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Herculean efforts underway to restore Notre Dame

FILE PHOTO: General view shows the Notre Dame Cathedral, as works continue to stabilise the cathedral's structure nine months after a fire caused significant damage, in Paris, France, December 23, 2019.
FILE PHOTO: General view shows the Notre Dame Cathedral, as works continue to stabilise the cathedral's structure nine months after a fire caused significant damage, in Paris, France, December 23, 2019. REUTERS/Gonzalo Fuentes/File Photo

Engineers working to restore Paris' wounded icon have a mammoth task on their hands: removing massive scaffolding that had been enveloping part of Notre Dame for repairs and which was damaged by a raging roof fire on 15 April. The move is the most crucial and complicated step in ongoing restoration efforts.

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Engineers must extract 50,000 metal pipes forged by April’s blaze into a giant cage-like structure that must be removed for work to proceed.

However, they need to work slowly so as to avoid any further damage to the cathedral.

The scaffolding was erected for renovation work on the 13th century cathedral before a fire on 15 April tore through Notre-Dame's roof and dramatically toppled its spire.

The damage caused by just a single bar of scaffolding falling could prove irreparable, and the work to remove the structure will take several months.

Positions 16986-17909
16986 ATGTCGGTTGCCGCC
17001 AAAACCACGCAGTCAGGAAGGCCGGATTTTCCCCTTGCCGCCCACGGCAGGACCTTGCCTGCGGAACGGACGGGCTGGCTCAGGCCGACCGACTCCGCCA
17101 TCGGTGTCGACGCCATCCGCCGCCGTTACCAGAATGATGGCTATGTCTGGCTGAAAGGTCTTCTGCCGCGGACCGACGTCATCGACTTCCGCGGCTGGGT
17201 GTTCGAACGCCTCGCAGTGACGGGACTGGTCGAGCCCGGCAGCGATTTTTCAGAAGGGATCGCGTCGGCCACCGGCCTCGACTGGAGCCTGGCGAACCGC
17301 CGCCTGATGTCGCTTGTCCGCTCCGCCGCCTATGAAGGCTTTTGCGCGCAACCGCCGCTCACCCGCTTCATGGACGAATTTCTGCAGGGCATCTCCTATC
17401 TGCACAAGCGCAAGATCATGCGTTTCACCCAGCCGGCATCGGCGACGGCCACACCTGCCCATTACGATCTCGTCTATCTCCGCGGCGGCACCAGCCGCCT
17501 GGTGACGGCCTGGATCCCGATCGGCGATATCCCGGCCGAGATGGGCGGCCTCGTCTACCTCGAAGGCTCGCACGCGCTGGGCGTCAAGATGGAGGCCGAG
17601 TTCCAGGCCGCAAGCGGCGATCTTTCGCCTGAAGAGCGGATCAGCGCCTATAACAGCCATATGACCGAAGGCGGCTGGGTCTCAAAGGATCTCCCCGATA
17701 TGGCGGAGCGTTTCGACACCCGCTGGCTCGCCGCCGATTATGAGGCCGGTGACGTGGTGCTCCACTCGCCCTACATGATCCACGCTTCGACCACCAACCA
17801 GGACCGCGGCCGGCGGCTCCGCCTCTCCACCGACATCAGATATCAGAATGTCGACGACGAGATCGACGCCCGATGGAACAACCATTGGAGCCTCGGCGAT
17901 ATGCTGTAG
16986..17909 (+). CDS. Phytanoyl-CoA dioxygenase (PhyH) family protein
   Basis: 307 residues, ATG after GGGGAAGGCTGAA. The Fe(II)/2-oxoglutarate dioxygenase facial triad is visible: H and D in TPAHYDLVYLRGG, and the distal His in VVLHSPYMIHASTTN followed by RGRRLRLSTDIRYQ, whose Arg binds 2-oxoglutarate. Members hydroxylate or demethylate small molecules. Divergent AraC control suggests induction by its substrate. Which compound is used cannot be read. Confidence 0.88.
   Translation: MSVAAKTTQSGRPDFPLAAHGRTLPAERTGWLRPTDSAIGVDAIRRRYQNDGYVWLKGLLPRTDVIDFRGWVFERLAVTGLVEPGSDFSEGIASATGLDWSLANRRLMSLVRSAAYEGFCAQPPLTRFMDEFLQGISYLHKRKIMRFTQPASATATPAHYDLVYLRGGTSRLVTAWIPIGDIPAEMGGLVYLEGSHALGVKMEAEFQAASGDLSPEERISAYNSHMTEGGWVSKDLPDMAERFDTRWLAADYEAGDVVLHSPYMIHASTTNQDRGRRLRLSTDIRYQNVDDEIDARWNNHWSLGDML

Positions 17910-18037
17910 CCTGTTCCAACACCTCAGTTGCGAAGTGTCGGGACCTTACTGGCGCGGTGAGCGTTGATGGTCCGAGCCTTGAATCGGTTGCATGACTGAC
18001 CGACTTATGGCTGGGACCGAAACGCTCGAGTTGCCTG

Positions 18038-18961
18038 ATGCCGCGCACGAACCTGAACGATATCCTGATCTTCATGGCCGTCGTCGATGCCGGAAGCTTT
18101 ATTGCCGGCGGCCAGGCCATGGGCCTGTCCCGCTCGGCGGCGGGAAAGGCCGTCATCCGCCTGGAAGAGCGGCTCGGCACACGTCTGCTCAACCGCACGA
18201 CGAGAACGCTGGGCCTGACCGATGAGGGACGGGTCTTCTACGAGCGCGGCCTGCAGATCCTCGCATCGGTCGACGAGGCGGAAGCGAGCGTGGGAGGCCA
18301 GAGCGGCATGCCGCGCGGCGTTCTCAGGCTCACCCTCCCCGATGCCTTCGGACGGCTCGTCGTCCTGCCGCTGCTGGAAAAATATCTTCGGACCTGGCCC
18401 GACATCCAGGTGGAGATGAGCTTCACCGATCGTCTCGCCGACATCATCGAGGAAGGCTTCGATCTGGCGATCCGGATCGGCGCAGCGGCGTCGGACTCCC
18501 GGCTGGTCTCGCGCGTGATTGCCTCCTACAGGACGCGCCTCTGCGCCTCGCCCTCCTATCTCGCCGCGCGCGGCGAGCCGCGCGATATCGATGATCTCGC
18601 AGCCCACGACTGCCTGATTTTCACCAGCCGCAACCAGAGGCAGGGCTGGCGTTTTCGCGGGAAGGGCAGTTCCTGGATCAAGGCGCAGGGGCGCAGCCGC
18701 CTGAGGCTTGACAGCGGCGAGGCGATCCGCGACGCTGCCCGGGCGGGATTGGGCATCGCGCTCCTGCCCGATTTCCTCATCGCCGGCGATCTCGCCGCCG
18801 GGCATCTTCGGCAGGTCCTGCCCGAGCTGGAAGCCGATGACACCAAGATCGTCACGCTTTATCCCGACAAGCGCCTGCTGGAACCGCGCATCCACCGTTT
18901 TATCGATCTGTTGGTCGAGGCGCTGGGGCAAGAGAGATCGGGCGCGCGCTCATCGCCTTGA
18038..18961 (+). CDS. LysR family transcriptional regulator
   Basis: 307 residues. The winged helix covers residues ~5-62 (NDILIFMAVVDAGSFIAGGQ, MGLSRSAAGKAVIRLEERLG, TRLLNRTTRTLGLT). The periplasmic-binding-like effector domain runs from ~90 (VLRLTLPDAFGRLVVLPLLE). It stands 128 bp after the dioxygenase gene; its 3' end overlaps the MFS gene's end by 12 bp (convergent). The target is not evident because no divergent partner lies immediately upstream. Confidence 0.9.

The top priority is to eliminate any risk to the vaulted ceiling and with it the very integrity of the cathedral.

Lengthy restoration process

For the first time in more than 200 years, the landmark building was unable not host Christmas mass this year.

Stabilizing it has thus become a priority. Nonetheless, the reconstruction process is shaping up to be much more complex than many anticipated with rebuilding only likely to start in 2021.

The spire has proved controversial, with some arguing for it to be replaced by an exact replica, and others -- including French President Emmanuel Macron -- arguing for a "contemporary" touch.

Macron has set a five-year target for the restoration work to be completed.

So far, some 320,000 donations and pledges totalling 922 million euros have been received -- ranging from a single euro offered by an American child to 200 million euros by French billionaire Bernard Arnault.

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